JIS News

The Office of Utilities Regulation (OUR) has granted the National Water Commission (NWC) a 30-day suspension of the Quality of Service Standards, thus relieving the company of obligations to comply and compensate customers for breaches in service quality caused by damage and other uncontrollable factors related to Hurricane Dean.
The standards were suspended due to ‘Force Majeure’ or exceptional conditions, which have affected the quality of the water and sewerage services the NWC offers its customers.
According to a gazetted notice in the newspapers on Wednesday (Aug. 29), the suspension was approved by OUR Director General, J. Paul Morgan who “granted a 30-day suspension, effective August 19, 2007, of NWC’s obligation to comply with Quality of Service Standards as outlined in Document No WAT 2004.01.1,” based on an application submitted by the NWC.
The suspension covers the period August 19 to September 17, but Chief of Water and Transport Regulations at the OUR, Marie James in an interview with JIS News, said the situation would be reviewed this weekend.
“We actually asked for a restoration plan. We’re presently reviewing it, and by the end of the week, the Communication Department should put something out. What we are doing is, we’re collating all the information from all the providers in the water and sewerage sectors… we’re going to put out a general statement on what the status is and when full service is expected to be weekend,” she said.
Explaining the suspension, Miss James informed that both the Overall Standards and the Guaranteed Standards schemes have been suspended. The Quality of Service Scheme for the National Water Commission sets out overall standards, which identify performance measures for water quality, water pressure, reliability of supply, sewerage effluent quality and change of water meter by which the NWC can be assessed.
With respect to the Guaranteed Standards Scheme, under normal circumstances, customers could claim compensation for any breaches in services relating to access to water supply (connections), delivery of bills, response to bill-related and non-bill related complaints, account status, meter installation, repair or replacement of faulty meters, meter reading, reconnections, payment of overdue amounts, and payment of compensation by the NWC to customers. “Generally speaking, it (the standards) can be suspended if something happened out of the control of the company, and hurricane is a part of it, bad weather, natural disaster, civil unrest, strikes – those are a part of the list of conditions that will allow them to apply for a suspension,” Miss James outlined.
“During this time period, what the customers of NWC would need to know is that if, for example, the water pressure is low, or let’s say they file a complaint, and NWC didn’t respond within five working days, according to the standards, they cannot submit a claim and say, ‘you have breached this standard’ because of the circumstances surrounding it. Even if the customer applies while submitting a claim for a breach, the company will say, but the standards are suspended until after September 17,” she pointed out. She noted that poor water quality and unreliability in supply are some of the usual effects of the passage of a hurricane on the public water supply system.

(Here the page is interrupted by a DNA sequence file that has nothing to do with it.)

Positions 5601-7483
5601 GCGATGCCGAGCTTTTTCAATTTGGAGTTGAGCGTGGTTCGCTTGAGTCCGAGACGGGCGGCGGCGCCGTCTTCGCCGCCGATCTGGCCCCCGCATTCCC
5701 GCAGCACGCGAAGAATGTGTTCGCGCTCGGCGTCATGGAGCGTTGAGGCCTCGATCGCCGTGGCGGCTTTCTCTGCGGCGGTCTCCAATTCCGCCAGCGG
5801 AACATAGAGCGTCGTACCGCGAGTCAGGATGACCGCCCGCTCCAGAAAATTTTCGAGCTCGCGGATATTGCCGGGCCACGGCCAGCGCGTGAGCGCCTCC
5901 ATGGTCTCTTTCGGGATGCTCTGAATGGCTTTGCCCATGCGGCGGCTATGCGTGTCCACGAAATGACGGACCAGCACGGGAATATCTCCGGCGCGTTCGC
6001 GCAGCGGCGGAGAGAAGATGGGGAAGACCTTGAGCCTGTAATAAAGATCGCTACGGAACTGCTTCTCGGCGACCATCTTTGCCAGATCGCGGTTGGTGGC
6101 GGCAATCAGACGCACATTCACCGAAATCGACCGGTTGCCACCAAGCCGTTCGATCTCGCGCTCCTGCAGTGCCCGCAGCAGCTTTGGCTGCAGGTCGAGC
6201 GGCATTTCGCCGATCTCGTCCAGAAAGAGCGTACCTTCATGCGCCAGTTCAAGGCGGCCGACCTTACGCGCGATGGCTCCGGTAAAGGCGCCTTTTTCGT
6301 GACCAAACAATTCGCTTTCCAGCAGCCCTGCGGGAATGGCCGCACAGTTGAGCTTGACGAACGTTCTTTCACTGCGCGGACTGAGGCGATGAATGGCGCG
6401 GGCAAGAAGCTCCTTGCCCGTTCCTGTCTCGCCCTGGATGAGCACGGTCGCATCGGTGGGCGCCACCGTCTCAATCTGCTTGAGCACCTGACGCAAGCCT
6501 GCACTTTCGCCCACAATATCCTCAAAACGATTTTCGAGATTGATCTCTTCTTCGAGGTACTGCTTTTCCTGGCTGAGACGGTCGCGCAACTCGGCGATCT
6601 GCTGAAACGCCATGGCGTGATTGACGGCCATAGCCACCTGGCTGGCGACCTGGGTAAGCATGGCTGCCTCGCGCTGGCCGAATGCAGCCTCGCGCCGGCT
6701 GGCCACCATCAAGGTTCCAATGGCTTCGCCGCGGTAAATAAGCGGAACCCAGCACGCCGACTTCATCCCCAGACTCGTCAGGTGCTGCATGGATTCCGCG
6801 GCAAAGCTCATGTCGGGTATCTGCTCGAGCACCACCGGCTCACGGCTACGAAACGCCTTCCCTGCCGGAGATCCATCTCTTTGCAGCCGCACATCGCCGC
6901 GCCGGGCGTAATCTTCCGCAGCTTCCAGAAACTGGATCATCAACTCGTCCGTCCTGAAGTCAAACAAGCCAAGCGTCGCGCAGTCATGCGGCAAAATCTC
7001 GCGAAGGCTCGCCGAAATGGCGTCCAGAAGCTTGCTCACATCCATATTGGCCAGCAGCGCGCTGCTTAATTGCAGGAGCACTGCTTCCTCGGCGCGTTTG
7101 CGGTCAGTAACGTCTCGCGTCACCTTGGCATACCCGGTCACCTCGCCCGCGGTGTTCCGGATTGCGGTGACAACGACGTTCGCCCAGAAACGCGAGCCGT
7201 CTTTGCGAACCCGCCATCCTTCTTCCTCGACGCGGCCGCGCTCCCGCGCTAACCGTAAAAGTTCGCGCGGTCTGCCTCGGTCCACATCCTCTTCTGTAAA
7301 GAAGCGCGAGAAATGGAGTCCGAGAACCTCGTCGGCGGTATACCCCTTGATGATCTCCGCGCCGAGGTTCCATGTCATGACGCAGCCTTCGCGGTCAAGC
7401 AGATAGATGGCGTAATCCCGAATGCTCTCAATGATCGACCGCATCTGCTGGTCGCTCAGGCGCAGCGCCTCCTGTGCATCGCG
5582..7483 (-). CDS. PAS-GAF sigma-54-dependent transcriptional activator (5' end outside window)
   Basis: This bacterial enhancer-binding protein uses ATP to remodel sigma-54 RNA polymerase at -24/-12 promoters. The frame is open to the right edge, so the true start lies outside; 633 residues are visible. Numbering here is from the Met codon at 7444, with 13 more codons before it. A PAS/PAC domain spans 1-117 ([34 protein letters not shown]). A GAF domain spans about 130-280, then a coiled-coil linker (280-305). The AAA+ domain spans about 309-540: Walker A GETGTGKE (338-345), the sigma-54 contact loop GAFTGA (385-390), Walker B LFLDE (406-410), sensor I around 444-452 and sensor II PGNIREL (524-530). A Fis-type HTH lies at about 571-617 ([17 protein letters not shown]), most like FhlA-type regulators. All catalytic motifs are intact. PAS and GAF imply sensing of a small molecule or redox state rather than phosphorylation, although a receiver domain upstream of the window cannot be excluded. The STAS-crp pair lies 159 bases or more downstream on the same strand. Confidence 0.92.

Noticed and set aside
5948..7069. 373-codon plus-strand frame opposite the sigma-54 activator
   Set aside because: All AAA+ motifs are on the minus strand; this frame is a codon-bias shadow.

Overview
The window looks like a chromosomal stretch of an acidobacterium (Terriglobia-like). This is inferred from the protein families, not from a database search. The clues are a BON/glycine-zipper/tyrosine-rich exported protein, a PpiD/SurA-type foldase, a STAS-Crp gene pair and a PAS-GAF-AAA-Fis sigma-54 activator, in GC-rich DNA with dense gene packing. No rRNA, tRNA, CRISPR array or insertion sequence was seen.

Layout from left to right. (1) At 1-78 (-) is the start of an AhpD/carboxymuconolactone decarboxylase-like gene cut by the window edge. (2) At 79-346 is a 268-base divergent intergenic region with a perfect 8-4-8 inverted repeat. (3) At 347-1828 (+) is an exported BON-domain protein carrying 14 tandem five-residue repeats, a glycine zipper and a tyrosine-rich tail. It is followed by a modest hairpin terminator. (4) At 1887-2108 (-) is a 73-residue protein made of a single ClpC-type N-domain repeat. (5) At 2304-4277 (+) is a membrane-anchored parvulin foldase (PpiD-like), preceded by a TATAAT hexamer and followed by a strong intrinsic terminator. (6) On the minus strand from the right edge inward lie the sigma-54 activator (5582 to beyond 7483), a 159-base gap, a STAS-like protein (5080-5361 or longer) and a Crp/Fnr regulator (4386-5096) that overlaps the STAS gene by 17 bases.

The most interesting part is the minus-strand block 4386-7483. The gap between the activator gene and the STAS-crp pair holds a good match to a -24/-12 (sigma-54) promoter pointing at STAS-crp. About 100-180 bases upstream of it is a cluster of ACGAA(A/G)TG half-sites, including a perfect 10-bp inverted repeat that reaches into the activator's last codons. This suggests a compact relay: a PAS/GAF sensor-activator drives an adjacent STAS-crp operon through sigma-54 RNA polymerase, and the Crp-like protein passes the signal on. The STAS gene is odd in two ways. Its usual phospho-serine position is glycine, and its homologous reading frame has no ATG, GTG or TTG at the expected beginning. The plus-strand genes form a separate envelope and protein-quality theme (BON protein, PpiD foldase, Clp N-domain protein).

“This would be high turbidity because of the soil erosion or because of the hurricane, because of the flooding or you may not get water 24 hours because of a breakdown in the system or there is no light, so its unreasonable to expect the company to deliver continuous service given that they (NWC) have to wait on JPS (Jamaica Public Service) to reconnect,” she reasoned.
Under the Office of Utilities Regulation Act, water and sewerage providers must notify and apply to OUR for exemption from the Quality of Standards Scheme, in circumstances where compliance is beyond their control. The standards document states that “the OUR must be promptly notified by the NWC in all cases of suspension or proposed suspension of the scheme indicating the exact duration of such suspension, and that the burden of proof of exceptional circumstance will lie with the NWC.”
Examples of Force Majeure conditions or exceptional events are: bad weather or natural disaster, system conditions such as major breakdown of treatment plants or pumping stations, drought, civil unrest, strikes, and malicious destruction of property.
Last Friday (Aug. 24), NWC’s Risk and Insurance Manager, Karl McDonald, told the media at a press briefing held at the Office of Disaster Preparedness and Emergency Management’s Camp Road offices that damage to the municipal water and sewerage system has to date chalked up “$52 million and counting”.
Mr. McDonald also reported that the company had restored 80 per cent of its capacity to customers on its larger systems, but were facing constraints with disrupted power supply, which was affecting the smaller systems.
Persons can find more information on the Quality of Service Standards regulations at OUR’s website at

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